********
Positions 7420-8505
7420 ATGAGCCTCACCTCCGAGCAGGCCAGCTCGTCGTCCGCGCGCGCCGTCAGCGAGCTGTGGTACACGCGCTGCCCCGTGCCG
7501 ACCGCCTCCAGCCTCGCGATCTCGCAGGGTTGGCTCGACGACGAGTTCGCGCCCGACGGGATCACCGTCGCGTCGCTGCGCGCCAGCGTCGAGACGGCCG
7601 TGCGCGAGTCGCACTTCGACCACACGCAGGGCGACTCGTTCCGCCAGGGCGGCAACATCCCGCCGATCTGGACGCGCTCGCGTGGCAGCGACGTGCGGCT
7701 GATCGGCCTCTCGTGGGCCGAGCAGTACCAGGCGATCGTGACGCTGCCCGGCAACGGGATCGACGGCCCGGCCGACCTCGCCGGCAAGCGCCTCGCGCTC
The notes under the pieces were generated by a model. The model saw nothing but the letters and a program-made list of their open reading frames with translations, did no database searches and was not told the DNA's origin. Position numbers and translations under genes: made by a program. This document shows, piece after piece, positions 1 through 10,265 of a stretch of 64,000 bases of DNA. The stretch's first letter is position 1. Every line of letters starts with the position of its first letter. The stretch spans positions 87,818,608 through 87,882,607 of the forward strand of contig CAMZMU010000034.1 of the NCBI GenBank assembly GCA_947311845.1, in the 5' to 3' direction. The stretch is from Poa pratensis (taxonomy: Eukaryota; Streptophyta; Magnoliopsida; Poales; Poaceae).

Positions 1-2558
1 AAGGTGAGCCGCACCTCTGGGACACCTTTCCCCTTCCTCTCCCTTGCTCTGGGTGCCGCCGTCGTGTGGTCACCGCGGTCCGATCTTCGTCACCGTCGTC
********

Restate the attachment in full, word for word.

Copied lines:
Positions 7420-8505
7420 ATGAGCCTCACCTCCGAGCAGGCCAGCTCGTCGTCCGCGCGCGCCGTCAGCGAGCTGTGGTACACGCGCTGCCCCGTGCCG
7501 ACCGCCTCCAGCCTCGCGATCTCGCAGGGTTGGCTCGACGACGAGTTCGCGCCCGACGGGATCACCGTCGCGTCGCTGCGCGCCAGCGTCGAGACGGCCG
7601 TGCGCGAGTCGCACTTCGACCACACGCAGGGCGACTCGTTCCGCCAGGGCGGCAACATCCCGCCGATCTGGACGCGCTCGCGTGGCAGCGACGTGCGGCT
7701 GATCGGCCTCTCGTGGGCCGAGCAGTACCAGGCGATCGTGACGCTGCCCGGCAACGGGATCGACGGCCCGGCCGACCTCGCCGGCAAGCGCCTCGCGCTC
The notes under the pieces were generated by a model. The model saw nothing but the letters and a program-made list of their open reading frames with translations, did no database searches and was not told the DNA's origin. Position numbers and translations under genes: made by a program. This document shows, piece after piece, positions 1 through 10,265 of a stretch of 64,000 bases of DNA. The stretch's first letter is position 1. Every line of letters starts with the position of its first letter. The stretch spans positions 87,818,608 through 87,882,607 of the forward strand of contig CAMZMU010000034.1 of the NCBI GenBank assembly GCA_947311845.1, in the 5' to 3' direction. The stretch is from Poa pratensis (taxonomy: Eukaryota; Streptophyta; Magnoliopsida; Poales; Poaceae).

Positions 1-2558
1 AAGGTGAGCCGCACCTCTGGGACACCTTTCCCCTTCCTCTCCCTTGCTCTGGGTGCCGCCGTCGTGTGGTCACCGCGGTCCGATCTTCGTCACCGTCGTC